PROJECTS:
      Culture and Self-Evaluation
      Culture and Emotion
      Responses to Acquaintance Sexual Aggression Scenarios
      Subliminal Face Perception
      Subliminal Mere Exposure
ABOUT ME
After a not-so-lucrative first career as a baby model in Seoul, I moved to California. I spent most of my childhood in the suburbs of Huntington Beach until I left for college at Berkeley. As an undergraduate, I fell in love with ancient Indian civilization and cognitive psychology. The common draw was their focus on perception and how people construct their knowledge about the world. At the University of Washington, I try to transpose this interest onto my social-cognitive research. I hope to better understand people's unique experience of their social world.

Coffee shops are my labs away from lab. I have only recently taken the first steps of occasionally leaving them to explore the rest of the Pacific Northwest. I am also a cinephile.

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Kristen Lindgren, Graduate Student
RESEARCH INTERESTS
I am a graduate student in the clinical psychology program. My research focuses on how individuals figure out or assess other people's intentions, in particular romantic and sexual intentions. I am interested in using Dr. Shoda's approach to conceptualizing personality (e.g., stable, but complex, if-then patterns) to understand individual differences in sexual intent perceptions. This domain (sexual intentions) is of interest to me because of links to maladaptive behaviors, including acquaintance rape and sexual harassment.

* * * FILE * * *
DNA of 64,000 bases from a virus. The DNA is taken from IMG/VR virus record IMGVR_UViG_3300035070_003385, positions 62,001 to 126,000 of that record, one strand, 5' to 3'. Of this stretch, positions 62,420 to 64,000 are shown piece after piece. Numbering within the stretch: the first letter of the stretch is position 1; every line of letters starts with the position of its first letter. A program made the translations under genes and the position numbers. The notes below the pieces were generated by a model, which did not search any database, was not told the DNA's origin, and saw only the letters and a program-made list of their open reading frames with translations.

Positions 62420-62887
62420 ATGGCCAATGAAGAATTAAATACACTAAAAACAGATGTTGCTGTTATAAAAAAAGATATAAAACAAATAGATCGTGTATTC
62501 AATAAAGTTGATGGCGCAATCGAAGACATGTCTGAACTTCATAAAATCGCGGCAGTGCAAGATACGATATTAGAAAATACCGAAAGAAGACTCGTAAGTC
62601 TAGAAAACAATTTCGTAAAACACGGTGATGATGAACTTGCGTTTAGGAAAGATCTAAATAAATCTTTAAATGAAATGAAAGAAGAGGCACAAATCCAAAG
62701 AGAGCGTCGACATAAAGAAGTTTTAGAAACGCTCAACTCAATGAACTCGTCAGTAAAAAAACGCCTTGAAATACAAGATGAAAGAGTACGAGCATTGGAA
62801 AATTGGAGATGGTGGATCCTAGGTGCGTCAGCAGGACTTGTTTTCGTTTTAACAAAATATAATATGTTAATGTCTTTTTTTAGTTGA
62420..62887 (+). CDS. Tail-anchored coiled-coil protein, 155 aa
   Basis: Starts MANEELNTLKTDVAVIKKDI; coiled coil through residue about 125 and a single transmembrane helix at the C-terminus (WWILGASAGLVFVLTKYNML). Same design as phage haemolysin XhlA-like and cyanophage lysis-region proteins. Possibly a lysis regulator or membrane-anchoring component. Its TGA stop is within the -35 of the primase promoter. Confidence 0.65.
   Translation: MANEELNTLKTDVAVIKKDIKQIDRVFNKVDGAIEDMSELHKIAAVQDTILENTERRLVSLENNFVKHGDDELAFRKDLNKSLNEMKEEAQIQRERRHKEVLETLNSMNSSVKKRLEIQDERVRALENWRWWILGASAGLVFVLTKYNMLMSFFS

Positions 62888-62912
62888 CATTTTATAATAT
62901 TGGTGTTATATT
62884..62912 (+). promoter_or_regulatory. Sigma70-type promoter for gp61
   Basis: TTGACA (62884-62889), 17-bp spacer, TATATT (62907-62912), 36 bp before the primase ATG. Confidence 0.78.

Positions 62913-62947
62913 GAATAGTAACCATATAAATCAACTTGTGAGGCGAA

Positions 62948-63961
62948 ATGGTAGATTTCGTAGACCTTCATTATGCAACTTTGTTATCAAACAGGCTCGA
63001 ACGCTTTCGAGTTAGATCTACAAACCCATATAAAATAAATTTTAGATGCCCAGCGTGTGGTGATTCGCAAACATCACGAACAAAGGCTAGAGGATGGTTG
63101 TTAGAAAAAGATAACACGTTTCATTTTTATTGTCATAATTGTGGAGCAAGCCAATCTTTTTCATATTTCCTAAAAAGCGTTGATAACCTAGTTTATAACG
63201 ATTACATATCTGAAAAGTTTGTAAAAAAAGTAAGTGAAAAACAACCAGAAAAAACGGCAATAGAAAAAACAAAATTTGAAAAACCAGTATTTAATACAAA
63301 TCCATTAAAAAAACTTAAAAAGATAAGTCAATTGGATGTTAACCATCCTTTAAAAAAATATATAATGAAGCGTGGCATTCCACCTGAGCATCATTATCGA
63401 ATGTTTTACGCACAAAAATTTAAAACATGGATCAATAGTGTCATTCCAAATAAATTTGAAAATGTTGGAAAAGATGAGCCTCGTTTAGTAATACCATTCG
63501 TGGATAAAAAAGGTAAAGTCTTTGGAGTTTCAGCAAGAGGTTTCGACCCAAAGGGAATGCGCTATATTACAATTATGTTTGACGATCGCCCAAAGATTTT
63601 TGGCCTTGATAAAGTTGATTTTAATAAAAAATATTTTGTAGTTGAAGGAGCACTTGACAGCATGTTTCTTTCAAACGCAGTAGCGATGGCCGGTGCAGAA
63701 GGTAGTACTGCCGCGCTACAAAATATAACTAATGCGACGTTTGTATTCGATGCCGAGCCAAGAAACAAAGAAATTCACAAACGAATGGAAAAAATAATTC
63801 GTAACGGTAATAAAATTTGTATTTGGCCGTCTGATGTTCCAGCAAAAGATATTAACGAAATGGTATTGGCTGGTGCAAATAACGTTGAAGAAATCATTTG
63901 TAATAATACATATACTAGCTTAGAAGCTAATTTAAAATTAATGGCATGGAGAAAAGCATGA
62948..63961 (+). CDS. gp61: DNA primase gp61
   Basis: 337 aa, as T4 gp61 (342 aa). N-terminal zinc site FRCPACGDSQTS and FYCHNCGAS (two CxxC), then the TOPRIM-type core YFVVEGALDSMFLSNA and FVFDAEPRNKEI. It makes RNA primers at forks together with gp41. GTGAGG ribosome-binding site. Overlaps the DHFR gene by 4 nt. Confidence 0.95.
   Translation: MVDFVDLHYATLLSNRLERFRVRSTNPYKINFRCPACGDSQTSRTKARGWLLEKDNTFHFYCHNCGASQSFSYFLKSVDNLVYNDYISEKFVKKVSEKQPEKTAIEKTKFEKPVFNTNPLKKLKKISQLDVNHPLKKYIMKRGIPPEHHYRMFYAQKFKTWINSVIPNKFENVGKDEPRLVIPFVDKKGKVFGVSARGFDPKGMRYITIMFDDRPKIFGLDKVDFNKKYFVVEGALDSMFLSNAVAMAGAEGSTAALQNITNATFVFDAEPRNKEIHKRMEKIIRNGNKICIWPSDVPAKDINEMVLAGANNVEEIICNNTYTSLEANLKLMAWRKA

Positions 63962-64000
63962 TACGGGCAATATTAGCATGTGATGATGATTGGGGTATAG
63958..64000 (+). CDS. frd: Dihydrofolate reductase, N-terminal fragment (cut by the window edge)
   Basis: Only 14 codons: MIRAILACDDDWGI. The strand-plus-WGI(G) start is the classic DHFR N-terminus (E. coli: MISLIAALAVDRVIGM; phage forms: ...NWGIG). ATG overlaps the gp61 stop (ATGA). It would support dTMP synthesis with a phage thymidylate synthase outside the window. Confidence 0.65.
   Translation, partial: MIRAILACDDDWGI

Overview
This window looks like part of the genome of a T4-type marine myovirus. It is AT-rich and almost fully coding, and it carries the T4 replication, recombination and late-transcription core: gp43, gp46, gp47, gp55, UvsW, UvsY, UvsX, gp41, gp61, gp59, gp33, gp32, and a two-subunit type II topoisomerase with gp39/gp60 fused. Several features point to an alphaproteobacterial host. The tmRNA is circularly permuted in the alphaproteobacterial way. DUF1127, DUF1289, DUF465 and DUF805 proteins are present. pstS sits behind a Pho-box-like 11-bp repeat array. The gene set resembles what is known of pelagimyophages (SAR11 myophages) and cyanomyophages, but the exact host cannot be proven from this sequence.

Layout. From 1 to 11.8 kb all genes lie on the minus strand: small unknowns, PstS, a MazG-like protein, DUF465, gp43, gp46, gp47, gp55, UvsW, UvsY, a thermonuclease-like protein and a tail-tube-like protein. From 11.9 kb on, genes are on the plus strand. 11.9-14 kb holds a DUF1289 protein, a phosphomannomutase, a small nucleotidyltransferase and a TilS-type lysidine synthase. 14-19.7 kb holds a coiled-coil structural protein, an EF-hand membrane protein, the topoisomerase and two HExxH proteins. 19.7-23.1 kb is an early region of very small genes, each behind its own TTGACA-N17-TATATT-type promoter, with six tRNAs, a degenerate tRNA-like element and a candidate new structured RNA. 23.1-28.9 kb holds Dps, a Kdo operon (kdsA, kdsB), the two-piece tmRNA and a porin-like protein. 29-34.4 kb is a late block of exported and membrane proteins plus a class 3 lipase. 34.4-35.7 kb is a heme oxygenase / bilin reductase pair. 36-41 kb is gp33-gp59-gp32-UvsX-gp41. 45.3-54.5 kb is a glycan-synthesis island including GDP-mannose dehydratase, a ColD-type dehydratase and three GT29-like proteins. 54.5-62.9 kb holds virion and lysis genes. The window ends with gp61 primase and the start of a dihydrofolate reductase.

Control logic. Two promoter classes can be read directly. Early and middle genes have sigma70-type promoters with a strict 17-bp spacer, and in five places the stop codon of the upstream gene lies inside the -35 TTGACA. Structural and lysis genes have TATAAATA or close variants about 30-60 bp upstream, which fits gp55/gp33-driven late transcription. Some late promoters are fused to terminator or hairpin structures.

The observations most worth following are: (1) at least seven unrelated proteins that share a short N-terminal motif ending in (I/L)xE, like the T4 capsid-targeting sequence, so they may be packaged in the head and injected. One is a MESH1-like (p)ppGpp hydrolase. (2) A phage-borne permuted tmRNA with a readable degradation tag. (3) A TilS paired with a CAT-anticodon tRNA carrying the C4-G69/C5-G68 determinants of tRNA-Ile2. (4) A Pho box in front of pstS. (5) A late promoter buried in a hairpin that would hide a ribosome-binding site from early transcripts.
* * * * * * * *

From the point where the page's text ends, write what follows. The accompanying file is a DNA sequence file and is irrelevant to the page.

PROJECTS:
      Sexual Intent Perceptions
ABOUT ME
In addition to research, I also teach two classes. One is an upper-level undergraduate seminar on intimate relationship (I co-teach this class with Dr. Zayas), and the other is a graduate statistics lab class. Outside of the lab and other grad school responsibilities, I am still recovering from my misspent youth. The Sopranos is filmed two towns over from where I grew up. I also read lots of fiction, take advantage of Washington State's outdoors, and frequent many of Seattle's coffee shops.

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Mara Sedlins, Graduate Student
RESEARCH INTERESTS
I do research on the "mental landscapes" of individuals, using a computer comparison task to understand the systematic ways in which people perceive various stimuli. I am interested in what features of these stimuli people use to differentiate among them, and what kinds of individual differences can be used to predict what the important features will be.

      PROJECTS:
      "Mental Landscapes" Methodology
ABOUT ME